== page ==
Sharon and Seth's Grandmother
In order to put yourself in this grandmother’s shoes, you have to enter a world of profound imagination, because her life experience is so far removed from anything you’ve likely experienced in the states.
Imagine that you’re close to 80-years old, that you’ve been a widow for longer than you can remember, that you grow almost everything you eat in your small garden beside the house, and that you walk 3-miles one-way to fetch water. Because you’re old and have had a hard life, you have to find a place to sleep near the waterhole; 6-miles is too great a distance for you to cover in one day.
You’ve never felt highly-valued because you grew up in a culture that places a low value on women and children. Some tribes value their cattle more than their women. Men have never sought or heeded your opinion. You’ve been taught for so long that you’re less valuable than a man that you believe it without question.
You’ve raised your own family, and now, because AIDS has claimed the lives of all of your children, you’re raising their children. But you’re tired. You wake up with aching bones every morning because you sleep, with your grandchildren, on a blanket that’s spread on the dirt floor of your mud hut. You don’t own a mattress. Maybe you never did.
You don’t sleep well—not just because you’re old, but because your body is stiff; you feel cold; you’re always hungry, and the chickens who sleep in the house (so they won’t be stolen) wake early and make noise.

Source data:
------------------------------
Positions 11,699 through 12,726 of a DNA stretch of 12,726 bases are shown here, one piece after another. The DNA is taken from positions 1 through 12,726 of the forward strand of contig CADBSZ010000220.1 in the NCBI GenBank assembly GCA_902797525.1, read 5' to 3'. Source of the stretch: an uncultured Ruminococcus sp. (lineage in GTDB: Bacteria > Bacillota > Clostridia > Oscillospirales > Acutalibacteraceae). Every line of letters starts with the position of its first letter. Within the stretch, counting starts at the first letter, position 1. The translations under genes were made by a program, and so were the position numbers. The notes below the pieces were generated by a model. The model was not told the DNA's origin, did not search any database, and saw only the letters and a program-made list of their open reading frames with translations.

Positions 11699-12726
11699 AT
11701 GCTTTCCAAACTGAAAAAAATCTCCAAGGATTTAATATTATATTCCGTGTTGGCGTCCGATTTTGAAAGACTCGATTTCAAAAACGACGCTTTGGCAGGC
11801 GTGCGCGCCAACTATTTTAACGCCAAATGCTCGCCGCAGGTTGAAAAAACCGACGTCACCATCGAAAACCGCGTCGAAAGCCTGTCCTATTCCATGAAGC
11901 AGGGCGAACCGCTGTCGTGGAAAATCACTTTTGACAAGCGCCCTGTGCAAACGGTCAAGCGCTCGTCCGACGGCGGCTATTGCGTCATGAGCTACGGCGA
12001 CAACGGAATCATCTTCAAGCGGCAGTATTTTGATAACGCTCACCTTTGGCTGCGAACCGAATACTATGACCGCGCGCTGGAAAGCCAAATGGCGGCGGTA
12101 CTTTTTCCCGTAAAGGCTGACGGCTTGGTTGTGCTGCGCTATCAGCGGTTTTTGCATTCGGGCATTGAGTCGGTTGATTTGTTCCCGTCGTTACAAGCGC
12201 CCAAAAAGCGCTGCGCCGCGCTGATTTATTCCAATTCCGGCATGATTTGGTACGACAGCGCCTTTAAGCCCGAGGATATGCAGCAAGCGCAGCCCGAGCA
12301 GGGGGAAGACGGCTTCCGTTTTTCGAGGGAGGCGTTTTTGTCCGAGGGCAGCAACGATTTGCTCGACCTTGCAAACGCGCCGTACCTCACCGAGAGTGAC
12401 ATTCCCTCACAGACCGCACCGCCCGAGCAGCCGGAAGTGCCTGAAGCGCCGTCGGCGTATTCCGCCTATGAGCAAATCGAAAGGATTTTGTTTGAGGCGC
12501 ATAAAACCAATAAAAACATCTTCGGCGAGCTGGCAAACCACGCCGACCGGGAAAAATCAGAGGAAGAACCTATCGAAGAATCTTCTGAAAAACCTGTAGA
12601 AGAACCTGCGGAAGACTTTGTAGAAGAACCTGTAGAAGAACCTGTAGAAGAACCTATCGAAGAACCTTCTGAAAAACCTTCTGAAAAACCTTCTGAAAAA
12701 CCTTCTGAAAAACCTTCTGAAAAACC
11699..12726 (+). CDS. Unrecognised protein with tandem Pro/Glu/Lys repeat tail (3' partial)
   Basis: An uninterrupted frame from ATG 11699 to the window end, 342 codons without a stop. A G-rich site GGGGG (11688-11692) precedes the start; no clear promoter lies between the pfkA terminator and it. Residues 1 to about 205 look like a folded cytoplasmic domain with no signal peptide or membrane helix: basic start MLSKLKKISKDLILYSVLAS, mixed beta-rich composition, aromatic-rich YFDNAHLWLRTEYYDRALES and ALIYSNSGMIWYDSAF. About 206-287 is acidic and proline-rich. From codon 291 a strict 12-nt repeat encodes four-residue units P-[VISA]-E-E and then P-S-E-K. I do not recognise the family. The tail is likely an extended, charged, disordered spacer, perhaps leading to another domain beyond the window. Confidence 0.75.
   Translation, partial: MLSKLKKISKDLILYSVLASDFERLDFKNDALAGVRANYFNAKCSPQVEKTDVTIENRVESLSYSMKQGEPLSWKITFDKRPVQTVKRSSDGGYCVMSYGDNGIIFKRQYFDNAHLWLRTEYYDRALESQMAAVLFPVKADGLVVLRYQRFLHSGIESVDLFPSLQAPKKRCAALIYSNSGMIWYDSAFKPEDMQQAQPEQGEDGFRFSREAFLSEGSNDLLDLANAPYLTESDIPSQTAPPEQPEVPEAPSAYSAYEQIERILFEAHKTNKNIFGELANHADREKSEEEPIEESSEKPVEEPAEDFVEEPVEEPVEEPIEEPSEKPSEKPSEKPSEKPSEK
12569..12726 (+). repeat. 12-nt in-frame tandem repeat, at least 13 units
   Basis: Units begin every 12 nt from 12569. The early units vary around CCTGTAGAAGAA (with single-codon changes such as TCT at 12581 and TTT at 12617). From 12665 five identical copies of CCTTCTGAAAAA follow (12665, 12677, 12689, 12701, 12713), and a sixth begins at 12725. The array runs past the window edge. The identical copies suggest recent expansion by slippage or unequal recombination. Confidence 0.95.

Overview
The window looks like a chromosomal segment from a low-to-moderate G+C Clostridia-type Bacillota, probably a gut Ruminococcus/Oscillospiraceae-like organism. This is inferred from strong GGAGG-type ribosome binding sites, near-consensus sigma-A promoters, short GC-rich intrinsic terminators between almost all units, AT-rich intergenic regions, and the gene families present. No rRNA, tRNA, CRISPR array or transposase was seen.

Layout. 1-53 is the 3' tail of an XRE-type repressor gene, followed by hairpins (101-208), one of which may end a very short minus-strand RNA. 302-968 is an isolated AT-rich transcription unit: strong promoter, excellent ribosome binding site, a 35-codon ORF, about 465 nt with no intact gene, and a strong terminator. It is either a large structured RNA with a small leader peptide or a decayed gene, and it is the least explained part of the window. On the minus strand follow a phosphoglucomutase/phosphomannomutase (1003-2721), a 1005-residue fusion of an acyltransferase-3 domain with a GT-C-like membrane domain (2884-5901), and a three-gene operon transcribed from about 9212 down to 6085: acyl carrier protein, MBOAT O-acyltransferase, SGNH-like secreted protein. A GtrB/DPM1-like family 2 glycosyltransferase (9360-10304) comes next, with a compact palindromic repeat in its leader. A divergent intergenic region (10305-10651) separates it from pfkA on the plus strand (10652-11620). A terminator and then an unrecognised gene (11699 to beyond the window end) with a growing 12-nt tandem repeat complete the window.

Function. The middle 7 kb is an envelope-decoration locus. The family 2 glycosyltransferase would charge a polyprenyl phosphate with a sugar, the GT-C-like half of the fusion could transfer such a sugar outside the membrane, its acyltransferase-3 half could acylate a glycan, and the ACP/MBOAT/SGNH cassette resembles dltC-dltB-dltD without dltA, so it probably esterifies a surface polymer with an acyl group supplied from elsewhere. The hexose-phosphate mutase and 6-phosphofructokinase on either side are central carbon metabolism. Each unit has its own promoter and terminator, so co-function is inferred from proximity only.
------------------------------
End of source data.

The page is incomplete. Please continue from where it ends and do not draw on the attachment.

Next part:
You’re sick. It might be your age combined with the fact that you’ve never had decent medical care; it might be the flu or a common cold; it might be that you’ve had malaria so many times your body is worn from its ravages. Whatever the case may be, your sickness combined with your age, constant hunger, lack of clean water and oppressive poverty have worn you down until you’re beyond tired.
Do you long for death? Even if you don’t know Jesus, does it seem like a sweet release from the responsibilities that you face everyday? What motivates you to continue drawing breath? How do you get up each morning and go about your chores without any relief in sight?
These are the questions that were plaguing me as I sat on a rock outside her crude mud house talking to this old-beyond-her-years grandma.
She’s a farmer and the drought was much too long this year. She has nothing to feed her grandchildren. A distant relative teaches at the school they attend and gets their fees waived. When they need shoes or clothes she sells a hen to get money to purchase the necessities. Soap isn’t a necessity. They don’t have any. They don’t take baths or do laundry regularly because water is such a precious commodity. They need it to drink—to survive.
Living Hope was able to ease some of the burden this grandma faces by taking in the two grandchildren who have been staying with her for the past year since their mother died. I’m happy for Sharon and Seth. They will get education, the message of the gospel, three meals a day, soap for bathing and laundry, lotion for dry skin, toothpaste for brushing.
My heart aches for their grandma. Even though her burden isn’t as heavy, she’s still hungry; she’s still sick; she’s still poor. At least she’s not sleeping on the floor anymore, thanks to the mattress purchased for her by Living Hope, but what is a mattress in the face of her desperation?
And always the nagging question: could I do more?